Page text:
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Ukraine war: Leader of Pussy Riot escapes Russia: ‘Putin doesn’t scare me. He’s a nobody’ | International


She dressed up as a food courier to get around the Moscow police, who had her under house arrest, and left Russia. Maria Alyokhina, better known as Masha, picked up the phone somewhere in Iceland to talk to EL PAÍS via the encrypted network Telegram. Alyokhina, a member of the Pussy Riot collective, the punk band that has been defying Vladimir Putin’s government since 2011, was afraid that Russian authorities might track her down. “I was arrested three days after the war with Ukraine started. I was in a labor camp again. When I was released, my friends had either left Russia or were in jail. Everything here is always that complicated and stupid,” she said. “They took away my passport. I am here thanks to the solidarity of other artists who helped me escape from Russia. Pussy Riot exists because of that solidarity, with which we will build something stronger than weapons.”

For this 33-year-old native of Moscow, nothing has been the same since August 17, 2012, when Pussy Riot burst into the Cathedral of Christ the Savior in Moscow wearing colorful balaclavas to ask the Mother of God to rid the world of Putin. The punk performance turned into the most effective act of activism against the Russian government to date, it upset Putin and also, she says, the West, “which continued to sell arms to Russia, and buy gas from it, without asking what was happening to the human rights of Russians. Suddenly, with Ukraine, it’s like they’ve opened their eyes. And they are doing things. What’s most effective is the gas embargo, and the embargo on the properties of oligarchs. They should be tougher there,” she said.

Following that 2012 performance, she was sentenced to two years in prison for hooliganism, her longest jail term, and released in December 2013. Alyokhina describes her time in prison as a gulag in which she did forced labor “for 12 hours a day.” She would later be arrested on numerous occasions for her activism. In April, after protesting against the Kremlin’s offensive in Ukraine, a court replaced her house arrest with 21 days in a penal colony.

Alyokhina held by police on July 27, 2019, at a rally demanding that independent and opposition candidates be allowed to run for office.
Alyokhina held by police on July 27, 2019, at a rally demanding that independent and opposition candidates be allowed to run for office.KIRILL KUDRYAVTSEV (AFP)

The call gets cut off. Does she think the line is tapped? “I don’t know and I don’t care. Putin doesn’t scare me. He’s a nobody. He’s just a guy who has held the presidency in Russia and built a totalitarian state pretending to be a new Stalin fighting the Nazis. He is not dangerous. The things he has at his disposal are dangerous. The atomic bombs, the missiles. But he himself is nobody. He has done nothing but ruin the country. In 22 years, he has built nothing. And the rest of the world knows it. And if you spend enough time in Russia and see how it works from the inside, you realize that there is nothing more stupid. That’s why you’re not afraid of him. Nobody is afraid of him anymore, it’s ridiculous,” she replied.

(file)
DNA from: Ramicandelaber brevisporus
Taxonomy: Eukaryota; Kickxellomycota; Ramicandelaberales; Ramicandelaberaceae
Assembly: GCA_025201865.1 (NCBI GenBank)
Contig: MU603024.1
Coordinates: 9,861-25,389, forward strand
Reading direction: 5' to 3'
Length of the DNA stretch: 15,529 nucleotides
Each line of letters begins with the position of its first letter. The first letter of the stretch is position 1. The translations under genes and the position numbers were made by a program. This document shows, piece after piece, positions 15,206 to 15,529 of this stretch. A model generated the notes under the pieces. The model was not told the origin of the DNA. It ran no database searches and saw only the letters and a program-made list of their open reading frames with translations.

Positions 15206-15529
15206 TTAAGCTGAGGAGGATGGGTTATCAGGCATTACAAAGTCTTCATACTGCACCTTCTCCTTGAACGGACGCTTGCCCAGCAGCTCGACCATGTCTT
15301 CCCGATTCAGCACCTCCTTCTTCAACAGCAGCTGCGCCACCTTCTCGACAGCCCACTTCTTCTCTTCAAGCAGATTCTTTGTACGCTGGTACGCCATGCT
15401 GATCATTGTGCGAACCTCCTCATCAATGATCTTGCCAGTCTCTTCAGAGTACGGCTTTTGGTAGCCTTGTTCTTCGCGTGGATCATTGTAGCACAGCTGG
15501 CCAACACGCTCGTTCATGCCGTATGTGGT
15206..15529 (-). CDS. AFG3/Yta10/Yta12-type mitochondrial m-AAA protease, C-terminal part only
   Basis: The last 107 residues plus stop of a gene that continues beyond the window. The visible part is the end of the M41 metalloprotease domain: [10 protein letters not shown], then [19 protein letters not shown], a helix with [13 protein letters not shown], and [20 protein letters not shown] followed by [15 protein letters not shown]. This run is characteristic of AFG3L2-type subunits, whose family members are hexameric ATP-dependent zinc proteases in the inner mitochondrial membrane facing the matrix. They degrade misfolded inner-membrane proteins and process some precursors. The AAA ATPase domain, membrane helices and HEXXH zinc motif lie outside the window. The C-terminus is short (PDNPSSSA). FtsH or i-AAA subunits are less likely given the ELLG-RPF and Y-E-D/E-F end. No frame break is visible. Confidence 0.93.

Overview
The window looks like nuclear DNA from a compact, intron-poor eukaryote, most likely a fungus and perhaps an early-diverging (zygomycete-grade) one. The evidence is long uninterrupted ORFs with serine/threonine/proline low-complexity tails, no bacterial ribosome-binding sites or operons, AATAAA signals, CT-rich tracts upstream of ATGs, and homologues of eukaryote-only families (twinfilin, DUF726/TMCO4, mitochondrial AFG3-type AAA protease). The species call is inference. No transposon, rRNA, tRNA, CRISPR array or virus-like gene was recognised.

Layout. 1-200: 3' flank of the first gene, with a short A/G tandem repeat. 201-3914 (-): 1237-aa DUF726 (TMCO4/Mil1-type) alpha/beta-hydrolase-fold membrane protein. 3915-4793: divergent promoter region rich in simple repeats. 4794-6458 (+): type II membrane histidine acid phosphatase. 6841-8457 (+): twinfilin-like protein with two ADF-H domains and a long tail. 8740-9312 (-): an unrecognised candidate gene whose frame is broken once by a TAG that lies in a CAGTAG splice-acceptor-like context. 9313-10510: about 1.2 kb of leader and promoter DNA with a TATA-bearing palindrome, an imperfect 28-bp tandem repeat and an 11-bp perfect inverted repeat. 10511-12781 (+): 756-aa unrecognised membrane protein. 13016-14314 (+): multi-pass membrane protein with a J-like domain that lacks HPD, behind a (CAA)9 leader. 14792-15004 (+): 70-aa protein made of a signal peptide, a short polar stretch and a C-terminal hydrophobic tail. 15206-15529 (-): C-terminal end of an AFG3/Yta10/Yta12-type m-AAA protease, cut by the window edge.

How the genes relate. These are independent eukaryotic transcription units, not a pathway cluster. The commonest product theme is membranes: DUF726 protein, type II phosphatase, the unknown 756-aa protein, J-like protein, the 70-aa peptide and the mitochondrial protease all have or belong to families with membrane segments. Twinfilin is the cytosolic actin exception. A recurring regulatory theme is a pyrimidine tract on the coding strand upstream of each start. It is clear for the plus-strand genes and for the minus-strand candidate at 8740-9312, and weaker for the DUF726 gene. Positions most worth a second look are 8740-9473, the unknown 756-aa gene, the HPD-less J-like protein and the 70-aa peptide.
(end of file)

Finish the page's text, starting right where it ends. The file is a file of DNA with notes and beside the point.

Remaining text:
What is scary is what is happening in Ukraine, she said. That’s why Pussy Riot are risking going on tour.

Alyokhina spent over a week trying to cross into Belarus and then into Lithuania. Before her escape, she had been waiting to serve one of her countless sentences for her activism against the government. As she told The New York Times, border guards in Belarus held her for six hours on her first attempt to cross the border before sending her back to Russia. On the third attempt she made it, and once inside the country she was given a travel document that facilitated her arrival in a European Union country thanks to the mediation of the Icelandic artist Ragnar Kjartansson.

Their show, Riot Days, will allow fans to decide the price they pay for the tickets. The idea is to continue “opening eyes” to the world about what Putin, “that sick maniac,” is doing in Russia and Ukraine. “He is losing more than he thought he could ever lose. But because he is a maniac he is unpredictable. And that’s why this new Cold War is so dangerous. It’s much more serious and dangerous than the first one. Because Putin is crazy,” she said.

The show is a theatrical adaptation of Riot Days, the book in which Alyokhina denounced the mistreatment of women in Russian prisons. She said that feminism is making inroads all over the world except in Russia. “Russia is dystopian. It doesn’t even have a law against male violence. If I punch you in the street, I’m sure I’ll end up in jail. But if your husband hits you at home, he will be fined €50 and that’s it. And if you are raped, it will be your fault for dressing the way you did. Feminism, even as a word, is an enemy of the state in Russia. It is associated with the West, and with Evil,” she said.

Since arriving in Iceland, Alyokhina has kept up her activism, demonstrating in front of the Russian consulate in Reykjavik and using the network of artist solidarity to host other people who want to leave Russia. She described this experience as a stopover, and said her goal is to return to her country and continue fighting against President Putin through combative art.



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